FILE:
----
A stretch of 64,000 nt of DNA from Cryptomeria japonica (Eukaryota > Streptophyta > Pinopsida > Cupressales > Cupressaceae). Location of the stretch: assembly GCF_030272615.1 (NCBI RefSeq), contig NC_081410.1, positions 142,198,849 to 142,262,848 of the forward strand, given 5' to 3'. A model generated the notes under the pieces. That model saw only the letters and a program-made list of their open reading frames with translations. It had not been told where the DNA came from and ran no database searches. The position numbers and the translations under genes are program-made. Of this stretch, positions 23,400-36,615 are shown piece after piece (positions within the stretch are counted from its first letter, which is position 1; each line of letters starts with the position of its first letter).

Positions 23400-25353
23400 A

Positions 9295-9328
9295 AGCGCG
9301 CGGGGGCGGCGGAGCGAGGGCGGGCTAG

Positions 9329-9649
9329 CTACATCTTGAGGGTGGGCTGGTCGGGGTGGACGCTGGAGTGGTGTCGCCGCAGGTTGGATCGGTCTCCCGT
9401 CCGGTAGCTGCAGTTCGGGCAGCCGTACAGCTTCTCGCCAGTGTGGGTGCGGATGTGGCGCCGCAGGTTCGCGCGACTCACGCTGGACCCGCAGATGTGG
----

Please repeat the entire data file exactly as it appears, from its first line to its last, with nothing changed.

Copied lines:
A stretch of 64,000 nt of DNA from Cryptomeria japonica (Eukaryota > Streptophyta > Pinopsida > Cupressales > Cupressaceae). Location of the stretch: assembly GCF_030272615.1 (NCBI RefSeq), contig NC_081410.1, positions 142,198,849 to 142,262,848 of the forward strand, given 5' to 3'. A model generated the notes under the pieces. That model saw only the letters and a program-made list of their open reading frames with translations. It had not been told where the DNA came from and ran no database searches. The position numbers and the translations under genes are program-made. Of this stretch, positions 23,400-36,615 are shown piece after piece (positions within the stretch are counted from its first letter, which is position 1; each line of letters starts with the position of its first letter).

Positions 23400-25353
23400 A

Positions 9295-9328
9295 AGCGCG
9301 CGGGGGCGGCGGAGCGAGGGCGGGCTAG

Positions 9329-9649
9329 CTACATCTTGAGGGTGGGCTGGTCGGGGTGGACGCTGGAGTGGTGTCGCCGCAGGTTGGATCGGTCTCCCGT
9401 CCGGTAGCTGCAGTTCGGGCAGCCGTACAGCTTCTCGCCAGTGTGGGTGCGGATGTGGCGCCGCAGGTTCGCGCGACTCACGCTGGACCCGCAGATGTGG